Autex Acoustics has long been one of the most prominent leaders in sustainable innovation. Their recent advancements, such as RePET, SpinFix or ReForm, offer an exciting insight into the company’s steadfast commitment to advancing positive environmental outcomes. In this optimistic interview, Jonathan Mountfort talks about the importance of single materials, simple designs and circularity; points to collaboration and open exchange of ideas as essential to progress; and reminds us that, together, we have the power to create a regenerative future and save the world.

Tell us about your background, and what led you to your current role at Autex Acoustics.

My path has been somewhat unconventional. I've always enjoyed tinkering, taking things apart to understand how they work, and then putting them back together, so I initially studied mechanical engineering, expecting to design things. However, it turned out to be mostly maths and physics, and while I wasn't bad at those subjects, it wasn’t hands-on enough for me.

After a stint as a vegan chef on the ‘Lord of the Rings’, I set out to pursue design as a way to make a real impact. I enrolled in a product design development degree, focusing on the practical aspects of bringing ideas to life. I was lucky enough to get a job right after graduating and was immediately exposed to all the emerging concepts in sustainable design, like biomimicry and cradle-to-cradle design. My goal of becoming a designer was always informed by the desire to influence how things are made – and that really challenged numerous preconceptions I had about how things are done, and what sustainability actually is.

After over 20 years in design and manufacturing, I now oversee product design, compliance, and sustainability at Autex Acoustics, and my background as an industrial designer with a focus on product development – coupled with my studies in mechanical engineering and acoustics – provides a unique perspective on creating sustainable acoustic solutions.

Speaking of sustainable acoustic solutions – how do acoustics tie in with the idea of sustainability?

Acoustics are fundamental to communication, enabling people to hear and be heard. Poor acoustics hinder speech intelligibility and make communication difficult, impacting our ability to connect and thrive. Our goal is to create environments that foster effective communication, which is an essential element of caring for people. As we are the manufacturer it is also imperative to use sustainable, non-toxic materials – we aim to create sound environments that nurture people and the planet. We integrate sustainability into every aspect of the business, from raw material sourcing, design, manufacturing and distribution. We have also achieved carbon neutrality across all acoustic interior linings and global business operations, a first across the Australian industry. This overarching mission of caring for people drives our work, and creating sound materials to design sound environments is our core focus.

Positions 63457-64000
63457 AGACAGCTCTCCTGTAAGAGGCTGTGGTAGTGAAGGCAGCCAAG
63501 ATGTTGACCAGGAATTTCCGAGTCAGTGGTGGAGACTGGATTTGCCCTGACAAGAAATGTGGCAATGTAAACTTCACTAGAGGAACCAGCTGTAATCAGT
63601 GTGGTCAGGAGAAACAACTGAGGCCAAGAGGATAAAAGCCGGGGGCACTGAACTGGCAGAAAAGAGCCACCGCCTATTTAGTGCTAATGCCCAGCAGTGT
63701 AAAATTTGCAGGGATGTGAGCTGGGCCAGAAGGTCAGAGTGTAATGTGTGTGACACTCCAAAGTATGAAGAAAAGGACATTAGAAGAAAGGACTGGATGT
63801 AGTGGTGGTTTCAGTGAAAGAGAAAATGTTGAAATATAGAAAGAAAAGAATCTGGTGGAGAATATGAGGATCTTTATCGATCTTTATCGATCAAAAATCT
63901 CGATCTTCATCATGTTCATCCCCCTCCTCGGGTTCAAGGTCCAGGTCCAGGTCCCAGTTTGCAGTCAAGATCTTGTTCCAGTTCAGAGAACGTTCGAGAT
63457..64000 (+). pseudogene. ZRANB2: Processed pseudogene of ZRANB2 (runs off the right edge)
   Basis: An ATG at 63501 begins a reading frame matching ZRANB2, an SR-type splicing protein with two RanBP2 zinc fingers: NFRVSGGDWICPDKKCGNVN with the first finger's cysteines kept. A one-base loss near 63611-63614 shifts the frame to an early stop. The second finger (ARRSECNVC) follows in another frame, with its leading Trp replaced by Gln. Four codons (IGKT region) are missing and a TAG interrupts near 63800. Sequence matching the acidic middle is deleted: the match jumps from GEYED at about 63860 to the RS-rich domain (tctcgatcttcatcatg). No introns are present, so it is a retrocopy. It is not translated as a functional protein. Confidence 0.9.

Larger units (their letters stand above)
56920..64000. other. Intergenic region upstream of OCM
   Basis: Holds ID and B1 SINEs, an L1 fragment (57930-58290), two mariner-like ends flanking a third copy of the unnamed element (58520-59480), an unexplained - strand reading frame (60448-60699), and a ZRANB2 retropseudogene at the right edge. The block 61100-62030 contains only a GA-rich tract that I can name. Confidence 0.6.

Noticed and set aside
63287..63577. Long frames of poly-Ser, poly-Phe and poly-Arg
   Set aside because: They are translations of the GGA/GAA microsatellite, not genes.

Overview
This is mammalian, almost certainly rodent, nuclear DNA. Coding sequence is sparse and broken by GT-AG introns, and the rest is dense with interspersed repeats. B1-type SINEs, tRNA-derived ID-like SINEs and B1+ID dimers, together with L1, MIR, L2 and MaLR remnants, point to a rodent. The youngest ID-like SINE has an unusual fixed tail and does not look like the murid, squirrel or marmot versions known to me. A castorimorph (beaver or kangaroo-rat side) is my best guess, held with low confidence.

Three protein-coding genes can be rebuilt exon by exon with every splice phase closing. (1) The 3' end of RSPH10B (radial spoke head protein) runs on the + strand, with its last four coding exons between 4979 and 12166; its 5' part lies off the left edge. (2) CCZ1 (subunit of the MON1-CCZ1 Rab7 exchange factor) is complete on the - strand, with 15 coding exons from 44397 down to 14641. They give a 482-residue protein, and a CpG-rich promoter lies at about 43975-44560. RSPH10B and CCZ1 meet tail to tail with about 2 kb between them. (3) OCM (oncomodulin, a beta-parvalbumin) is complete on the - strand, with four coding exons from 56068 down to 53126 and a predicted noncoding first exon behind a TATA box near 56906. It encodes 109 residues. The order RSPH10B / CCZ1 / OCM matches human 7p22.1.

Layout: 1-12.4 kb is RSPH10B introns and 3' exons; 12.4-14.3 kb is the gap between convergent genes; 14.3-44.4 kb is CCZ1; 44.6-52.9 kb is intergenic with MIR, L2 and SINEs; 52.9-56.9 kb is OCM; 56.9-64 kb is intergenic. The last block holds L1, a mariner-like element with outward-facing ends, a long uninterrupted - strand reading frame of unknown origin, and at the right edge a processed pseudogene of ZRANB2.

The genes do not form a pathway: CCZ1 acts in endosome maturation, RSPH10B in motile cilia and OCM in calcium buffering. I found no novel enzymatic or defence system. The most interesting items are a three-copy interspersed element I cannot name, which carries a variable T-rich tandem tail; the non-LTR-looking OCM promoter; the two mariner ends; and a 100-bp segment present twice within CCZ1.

Tell us about the importance of sound materials as a cornerstone of your design practice.

Materiality is crucial for me. My approach is rooted in a deep respect for materials, which is fundamental to how we go about creating circular, sustainable designs. We aim for uncontaminated, homogenous designs with single materials, such as aluminium and polyester, or other pure combinations. The goal, really, is to keep the design as simple as possible, and prioritise disassembly, ensuring that materials can be separated, and products taken apart easily.

And how does this commitment to sustainability influence your creative process?

Sustainability is non-negotiable, which narrows the design criteria. It means I can't simply glue materials together or combine mismatched polymers. I really try to consider the future: someone mining a landfill in 50 years shouldn't be cursing at the difficulty of separating components. Socks are a perfect example of this problem, as they combine materials that are near impossible to separate for recycling.

I follow really regimented criteria – much to my colleagues dismay, I’m sure – and while it might seem limiting, I believe it actually focuses and simplifies the design process, leading to solutions that are inherently sustainable.